Gauguin landed in Tahiti for the first time on 9 June 1891 at the port of Papeete, now the capital of French Polynesia. You wont be surprised to hear that his appearance, especially his long hair, caused quite a stir, earning him the nickname ‘Taata-vahine’ or ‘man-woman’. The name Papeete comes from the Tahitian for ‘waterbasket’ and was once a gathering place where people came to fill their calabashes with fresh water. By the time Gauguin arrived, however, Papeete was a colonial settlement (Tahiti had been proclaimed a protectorate and then a colony of France) with an established infrastructure, including electricity. Gauguin soon realised that the ancient culture he had sailed for months to experience and explore, had been cleared away…literally: even the sacred icons from the Tahitian landscape. To say he was disappointed would be an understatement. In ‘Noa Noa’ (first published in 1897), Gauguin described the funeral of King Pomare V (1842-1891), an event he had witnessed within days of arriving in Tahiti and which had struck him as a deeply symbolic moment. It was, after all, King Pomare who had been forced to cede sovereignty to the French in 1880. ‘There was one king less,’ Gauguin writes, ‘and with him disappeared the last remains of Maori customs. It was well and truly over, nothing left but civilised people. I was sad: to have come so far for…’ At least initially Gauguin decided to settle in Papeete and make a living as a portrait painter for the colonial community (he even cut his hair and invested in a linen suit to look more respectable). But the loss of the old world and Tahiti’s subsequent corruption, as he saw it, by European civilisation proved too much for him, and he left Papeete in September for the remoter Mataiea. ‘Would I succeed in finding a trace of that so distant and so mysterious past?’ he wrote, ‘And the present had nothing worthwhile to say to me. Finding the old hearth, reviving the fire in the midst of all these ashes. And doing this all alone, without any support.’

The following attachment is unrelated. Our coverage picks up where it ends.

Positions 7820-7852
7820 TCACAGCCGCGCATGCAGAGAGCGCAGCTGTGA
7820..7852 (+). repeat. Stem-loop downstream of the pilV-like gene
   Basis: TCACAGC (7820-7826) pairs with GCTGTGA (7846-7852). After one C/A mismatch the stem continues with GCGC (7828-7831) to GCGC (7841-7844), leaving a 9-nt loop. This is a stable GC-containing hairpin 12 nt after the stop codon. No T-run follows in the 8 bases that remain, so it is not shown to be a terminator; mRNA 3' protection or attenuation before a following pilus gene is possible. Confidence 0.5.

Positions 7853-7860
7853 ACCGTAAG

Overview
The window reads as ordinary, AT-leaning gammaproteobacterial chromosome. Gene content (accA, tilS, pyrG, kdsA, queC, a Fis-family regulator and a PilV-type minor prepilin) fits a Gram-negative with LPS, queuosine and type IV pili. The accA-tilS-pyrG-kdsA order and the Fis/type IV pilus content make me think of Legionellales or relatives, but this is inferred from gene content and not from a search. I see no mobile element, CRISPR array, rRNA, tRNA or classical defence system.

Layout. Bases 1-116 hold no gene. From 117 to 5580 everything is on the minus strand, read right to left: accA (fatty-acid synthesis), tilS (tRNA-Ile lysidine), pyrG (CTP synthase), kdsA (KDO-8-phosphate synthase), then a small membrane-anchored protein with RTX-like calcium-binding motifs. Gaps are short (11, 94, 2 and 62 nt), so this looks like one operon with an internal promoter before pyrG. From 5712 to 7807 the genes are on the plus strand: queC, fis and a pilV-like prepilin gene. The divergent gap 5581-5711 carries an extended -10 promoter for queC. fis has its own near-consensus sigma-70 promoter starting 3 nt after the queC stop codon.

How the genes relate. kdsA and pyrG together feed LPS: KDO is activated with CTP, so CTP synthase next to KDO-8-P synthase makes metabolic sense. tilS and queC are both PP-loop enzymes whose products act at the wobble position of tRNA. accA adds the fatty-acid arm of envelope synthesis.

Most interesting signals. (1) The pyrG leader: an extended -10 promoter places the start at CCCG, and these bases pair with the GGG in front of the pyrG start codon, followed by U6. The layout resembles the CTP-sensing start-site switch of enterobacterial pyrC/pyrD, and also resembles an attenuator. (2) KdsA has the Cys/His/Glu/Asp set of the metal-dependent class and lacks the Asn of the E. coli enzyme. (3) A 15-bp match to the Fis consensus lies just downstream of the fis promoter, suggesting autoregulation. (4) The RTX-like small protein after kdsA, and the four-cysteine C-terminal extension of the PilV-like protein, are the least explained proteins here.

So was Gauguin’s aim to revive or restore this lost world and ancient culture? And does his disappointment explain the melancholic atmosphere that seems to inhabit many of his Tahitian works of art? What do you think?